Both are presently inhabited and used for other purposes.
Living Death Camps names a collaborative project that seeks to investigate the complex material and political issues currently unfolding around these two sites, and to understand the politics of commemoration in which each of them is embroiled.
In 2002, shortly before a planned referendum on independence, Montenegrin leader negotiated an agreement (under the auspices of the EU) with Serb and Yugoslav authorities that called for greater autonomy for Montenegro in a continued loose federation with Serbia named Serbia and Montenegro.
Most governmental powers under the new constitution, ratified in 2003, were reserved to the two republics, though foreign policy, defense, and individual rights fell under federal statutes.
The Ustase unleashed a reign of terror in which hundreds of thousands of Serbs, Jews and gypsies were killed. Tudjman (pronounced TOODGE-mahn) and other advocates of Croatian independence have had to deal with memories of the Ustase's atrocities, as Yugoslavia's Communist Government, ever alert to resurgent nationalism in the country's six republics, sought to portray all Croatian nationalists as the political descendants of the wartime fascists.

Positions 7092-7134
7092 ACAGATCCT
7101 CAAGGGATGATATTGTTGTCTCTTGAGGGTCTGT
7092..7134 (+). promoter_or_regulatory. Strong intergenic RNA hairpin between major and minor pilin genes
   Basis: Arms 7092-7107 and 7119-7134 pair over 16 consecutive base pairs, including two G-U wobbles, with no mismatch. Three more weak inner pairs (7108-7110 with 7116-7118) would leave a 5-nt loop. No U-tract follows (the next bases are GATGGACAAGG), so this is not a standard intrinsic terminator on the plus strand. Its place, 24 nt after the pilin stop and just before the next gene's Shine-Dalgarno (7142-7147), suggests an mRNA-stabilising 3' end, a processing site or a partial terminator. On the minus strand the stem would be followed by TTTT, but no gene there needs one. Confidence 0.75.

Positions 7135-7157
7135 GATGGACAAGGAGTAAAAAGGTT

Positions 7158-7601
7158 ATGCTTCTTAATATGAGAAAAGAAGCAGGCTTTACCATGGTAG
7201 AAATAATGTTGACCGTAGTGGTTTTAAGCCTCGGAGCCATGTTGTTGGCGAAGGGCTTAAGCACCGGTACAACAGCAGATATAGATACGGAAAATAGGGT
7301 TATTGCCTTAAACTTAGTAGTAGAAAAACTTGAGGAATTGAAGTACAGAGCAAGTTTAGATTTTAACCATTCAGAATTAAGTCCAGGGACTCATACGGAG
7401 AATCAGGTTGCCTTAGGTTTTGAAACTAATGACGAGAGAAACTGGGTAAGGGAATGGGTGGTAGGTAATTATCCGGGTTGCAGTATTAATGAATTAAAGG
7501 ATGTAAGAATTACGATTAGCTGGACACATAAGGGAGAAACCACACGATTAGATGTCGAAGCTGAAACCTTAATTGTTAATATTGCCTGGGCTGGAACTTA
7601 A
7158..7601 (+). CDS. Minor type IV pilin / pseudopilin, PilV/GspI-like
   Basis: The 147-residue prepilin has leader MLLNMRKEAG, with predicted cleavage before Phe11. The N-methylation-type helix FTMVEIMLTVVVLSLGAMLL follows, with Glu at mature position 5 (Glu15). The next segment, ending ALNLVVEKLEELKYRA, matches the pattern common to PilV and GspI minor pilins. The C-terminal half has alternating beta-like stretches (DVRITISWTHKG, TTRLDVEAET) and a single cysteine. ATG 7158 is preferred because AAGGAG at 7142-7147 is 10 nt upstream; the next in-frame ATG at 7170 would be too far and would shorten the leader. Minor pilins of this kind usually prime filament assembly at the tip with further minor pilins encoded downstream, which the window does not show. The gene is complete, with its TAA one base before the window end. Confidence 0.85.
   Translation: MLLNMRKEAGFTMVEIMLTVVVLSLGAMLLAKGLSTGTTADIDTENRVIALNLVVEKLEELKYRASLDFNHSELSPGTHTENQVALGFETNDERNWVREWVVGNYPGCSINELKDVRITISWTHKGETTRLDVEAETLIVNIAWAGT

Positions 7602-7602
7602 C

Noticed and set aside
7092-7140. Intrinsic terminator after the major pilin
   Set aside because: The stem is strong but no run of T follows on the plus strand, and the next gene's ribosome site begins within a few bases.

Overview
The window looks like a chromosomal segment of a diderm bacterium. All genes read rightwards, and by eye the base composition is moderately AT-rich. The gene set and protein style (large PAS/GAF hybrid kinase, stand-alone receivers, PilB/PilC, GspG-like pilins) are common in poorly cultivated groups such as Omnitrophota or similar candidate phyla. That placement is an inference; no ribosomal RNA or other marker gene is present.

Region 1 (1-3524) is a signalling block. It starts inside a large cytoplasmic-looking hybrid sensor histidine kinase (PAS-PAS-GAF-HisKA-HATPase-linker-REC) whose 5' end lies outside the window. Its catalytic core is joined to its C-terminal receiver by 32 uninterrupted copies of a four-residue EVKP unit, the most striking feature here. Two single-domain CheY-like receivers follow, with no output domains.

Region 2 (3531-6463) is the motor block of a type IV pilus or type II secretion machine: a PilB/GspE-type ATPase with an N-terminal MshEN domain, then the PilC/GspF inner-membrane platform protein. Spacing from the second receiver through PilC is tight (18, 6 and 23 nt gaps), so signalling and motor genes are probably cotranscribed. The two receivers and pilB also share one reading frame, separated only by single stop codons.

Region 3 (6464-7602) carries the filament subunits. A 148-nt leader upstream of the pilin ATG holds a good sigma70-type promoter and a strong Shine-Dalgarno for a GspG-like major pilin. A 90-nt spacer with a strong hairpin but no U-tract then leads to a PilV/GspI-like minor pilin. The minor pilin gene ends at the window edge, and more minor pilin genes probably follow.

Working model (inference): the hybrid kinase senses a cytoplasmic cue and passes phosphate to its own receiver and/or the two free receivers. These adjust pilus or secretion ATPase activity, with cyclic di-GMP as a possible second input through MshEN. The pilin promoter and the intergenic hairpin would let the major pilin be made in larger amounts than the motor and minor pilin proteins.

ZAGREB, Yugoslavia— Franjo Tudjman, who in the last decade had been imprisoned and was once barred from public life for five years for denouncing Yugoslavia's Communist Government, laughed heartily as he watched television to learn that he was way ahead in his electoral bid to form a government in the republic of Croatia.
After seeing a pair of terrestrial and celestial globes at Dartmouth College, he decided to make his own.
He set about learning geography from an encyclopedia he purchased for the purpose and learned engraving from an experienced engraver of maps.
However, that new constitution lasted little more than a decade.
In the late 1990s there was widespread support in Montenegro for independence, though the EU and the United States voiced disapproval.